Leaders of the British Columbia Jewish community have reacted with dismay to the decision by David Eby, the province’s premier, to remove Selina Robinson from her position as minister of post-secondary education and future skills on Feb. 5 due to remarks she made the previous week during an online discussion. While speaking on a panel […]
Gaza Border Residents Demand A Return Home, Four Months Into War
Israelis from the Gaza Envelope are calling on the government to approve their return home, roughly four months since the war’s outbreak on October 7.
The head of the Scot Negev Regional Council, Tamir Idan, said outside the Prime Minister’s Office in Jerusalem, “We demand a clear statement from the Prime Minister and the Defense Minister that it is safe to return to the area. Until then we are not moving from here.”
The heads of the other regional councils in the Gaza area joined Idan outside the Prime Minister’s office, where they slept last night in protest.
The regional leaders say that members of the Gaza border towns should be allowed to return to the areas if they wish, rather than being forced to live in hotels. An internal plan is set to be presented to Prime Minister Benjamin Netanyahu, Finance Minister Bezalel Smotrich, and Defense Minister Yoav Gallant in the near future.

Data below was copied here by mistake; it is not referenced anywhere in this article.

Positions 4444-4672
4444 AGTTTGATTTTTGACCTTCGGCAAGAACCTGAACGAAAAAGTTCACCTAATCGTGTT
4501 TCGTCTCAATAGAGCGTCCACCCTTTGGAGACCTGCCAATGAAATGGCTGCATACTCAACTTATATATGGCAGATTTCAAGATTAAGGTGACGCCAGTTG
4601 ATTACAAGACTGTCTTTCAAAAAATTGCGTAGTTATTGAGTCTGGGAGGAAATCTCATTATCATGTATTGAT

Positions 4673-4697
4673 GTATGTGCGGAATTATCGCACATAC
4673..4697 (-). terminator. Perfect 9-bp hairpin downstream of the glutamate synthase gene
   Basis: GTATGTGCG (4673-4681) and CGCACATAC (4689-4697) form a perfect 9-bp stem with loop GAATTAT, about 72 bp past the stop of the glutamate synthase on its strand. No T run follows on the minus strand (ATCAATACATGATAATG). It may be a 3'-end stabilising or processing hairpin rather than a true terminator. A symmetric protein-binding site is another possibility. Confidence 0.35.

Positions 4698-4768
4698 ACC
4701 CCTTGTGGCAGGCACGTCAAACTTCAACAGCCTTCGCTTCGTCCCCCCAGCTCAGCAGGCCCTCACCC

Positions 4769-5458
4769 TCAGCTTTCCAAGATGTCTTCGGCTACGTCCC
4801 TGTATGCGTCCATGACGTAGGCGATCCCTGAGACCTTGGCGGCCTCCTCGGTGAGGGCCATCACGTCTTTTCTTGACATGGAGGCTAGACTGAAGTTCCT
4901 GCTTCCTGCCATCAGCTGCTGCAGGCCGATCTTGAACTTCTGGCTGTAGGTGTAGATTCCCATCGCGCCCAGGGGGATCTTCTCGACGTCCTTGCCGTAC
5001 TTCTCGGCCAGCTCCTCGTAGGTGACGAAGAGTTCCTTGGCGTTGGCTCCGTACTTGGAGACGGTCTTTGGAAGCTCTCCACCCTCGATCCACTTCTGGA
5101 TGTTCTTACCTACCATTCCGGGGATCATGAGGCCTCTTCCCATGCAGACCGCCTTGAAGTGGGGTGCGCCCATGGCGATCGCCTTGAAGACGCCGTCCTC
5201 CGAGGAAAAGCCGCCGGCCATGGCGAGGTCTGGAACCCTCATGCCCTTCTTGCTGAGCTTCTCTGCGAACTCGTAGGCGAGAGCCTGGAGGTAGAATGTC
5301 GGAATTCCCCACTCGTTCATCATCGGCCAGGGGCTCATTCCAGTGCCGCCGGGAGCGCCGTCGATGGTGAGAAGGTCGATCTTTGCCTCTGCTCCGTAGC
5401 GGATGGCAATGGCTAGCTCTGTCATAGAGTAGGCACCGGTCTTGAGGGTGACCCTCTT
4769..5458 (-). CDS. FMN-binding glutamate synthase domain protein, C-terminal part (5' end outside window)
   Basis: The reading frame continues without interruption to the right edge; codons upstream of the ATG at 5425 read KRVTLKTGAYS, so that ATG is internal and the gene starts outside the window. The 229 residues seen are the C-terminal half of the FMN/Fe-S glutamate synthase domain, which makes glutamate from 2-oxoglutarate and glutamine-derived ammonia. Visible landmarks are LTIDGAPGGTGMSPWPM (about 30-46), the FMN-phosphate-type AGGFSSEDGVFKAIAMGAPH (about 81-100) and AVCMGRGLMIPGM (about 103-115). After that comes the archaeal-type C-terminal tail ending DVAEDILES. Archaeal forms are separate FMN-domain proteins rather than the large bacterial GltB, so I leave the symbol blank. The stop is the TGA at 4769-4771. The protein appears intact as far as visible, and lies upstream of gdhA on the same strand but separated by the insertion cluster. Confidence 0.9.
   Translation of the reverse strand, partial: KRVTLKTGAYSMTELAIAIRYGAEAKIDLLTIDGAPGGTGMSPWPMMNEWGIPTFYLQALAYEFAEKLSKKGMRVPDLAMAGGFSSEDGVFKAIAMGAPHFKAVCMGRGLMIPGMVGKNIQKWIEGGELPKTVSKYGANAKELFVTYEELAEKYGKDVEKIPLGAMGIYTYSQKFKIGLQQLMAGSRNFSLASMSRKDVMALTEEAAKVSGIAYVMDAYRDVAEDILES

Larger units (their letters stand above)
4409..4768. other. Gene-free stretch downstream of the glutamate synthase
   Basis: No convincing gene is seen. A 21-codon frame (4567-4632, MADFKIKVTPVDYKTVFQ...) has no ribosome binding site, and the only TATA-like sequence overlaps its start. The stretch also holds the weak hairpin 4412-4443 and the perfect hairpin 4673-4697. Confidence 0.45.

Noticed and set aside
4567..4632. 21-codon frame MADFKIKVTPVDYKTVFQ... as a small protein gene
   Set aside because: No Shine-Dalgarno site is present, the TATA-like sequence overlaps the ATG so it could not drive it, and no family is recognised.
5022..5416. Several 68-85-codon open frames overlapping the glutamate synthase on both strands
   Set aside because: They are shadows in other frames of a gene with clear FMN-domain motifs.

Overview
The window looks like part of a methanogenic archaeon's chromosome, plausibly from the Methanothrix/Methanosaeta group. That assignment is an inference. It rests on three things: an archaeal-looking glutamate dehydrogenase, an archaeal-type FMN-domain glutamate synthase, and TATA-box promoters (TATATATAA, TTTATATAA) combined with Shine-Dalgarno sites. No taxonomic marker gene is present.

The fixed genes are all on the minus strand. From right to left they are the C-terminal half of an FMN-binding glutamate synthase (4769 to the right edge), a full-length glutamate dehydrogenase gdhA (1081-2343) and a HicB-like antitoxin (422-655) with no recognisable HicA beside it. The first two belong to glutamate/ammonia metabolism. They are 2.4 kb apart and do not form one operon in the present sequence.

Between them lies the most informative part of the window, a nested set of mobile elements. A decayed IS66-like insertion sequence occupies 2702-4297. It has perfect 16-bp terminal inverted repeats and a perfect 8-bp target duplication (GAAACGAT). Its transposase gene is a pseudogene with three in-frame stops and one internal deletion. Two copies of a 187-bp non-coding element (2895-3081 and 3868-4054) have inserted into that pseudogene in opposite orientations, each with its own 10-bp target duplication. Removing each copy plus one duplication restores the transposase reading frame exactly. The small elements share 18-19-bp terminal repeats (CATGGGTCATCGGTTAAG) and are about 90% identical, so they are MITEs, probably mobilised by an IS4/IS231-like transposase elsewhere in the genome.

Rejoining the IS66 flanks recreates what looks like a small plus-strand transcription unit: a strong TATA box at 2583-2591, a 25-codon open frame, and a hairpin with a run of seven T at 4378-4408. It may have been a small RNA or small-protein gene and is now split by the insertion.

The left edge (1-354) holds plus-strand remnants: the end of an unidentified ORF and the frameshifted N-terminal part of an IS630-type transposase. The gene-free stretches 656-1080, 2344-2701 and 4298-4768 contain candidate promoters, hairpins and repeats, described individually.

The heads claim it is safe to return home, and are demanding that the government sign off on such a statement so residents can do so. Their protest comes as the government extended the funds allocated for their stay at hotels until July.
Following the October 7 massacre by Hamas terrorists, when they stormed southern Israel, murdering over 1,200 and taking hostage more than 240, tens of thousands of Israelis from the area were uprooted from their homes and placed in hotels in the Jerusalem area, Eilat, the Sea of Galilee and the Dead Sea region. Since then, they have been living there full time, with makeshift schools set up for children and activities to keep everyone occupied. The move has also led local businesses to be completely shuttered.
Some Israelis have already moved back to their towns, which is technically allowed but under their own risk — rockets still fly near daily from Gaza and the IDF is operating within the Gaza Strip, which is minutes away from certain border towns.
The plan presented by the regional heads, they say, would mean that the towns are technically safe to return to, and therefore the risk falls under the government and the military.
This is as tens of thousands of Israelis from northern towns also remain out of their homes, with no current timeline for return due to the constant threat of Hezbollah missiles and the potential the war extends to the north.
The post Gaza Border Residents Demand A Return Home, Four Months Into War first appeared on Algemeiner.com.
Australian Politician Says ‘Jewish Lobby’ Uses ‘Tentacles’ to ‘Influence Power’
Video of a left-wing Australian politician discussing how “the Jewish lobby and the Zionist lobby” are using their “tentacles” to “influence power” went viral on Tuesday, sparking backlash from the Australian Jewish community.
Jenny Leong, an Australia Greens member of the New South Wales Legislative Assembly, spoke on a panel for the Palestine Justice Movement in December to promote boycotting Israel.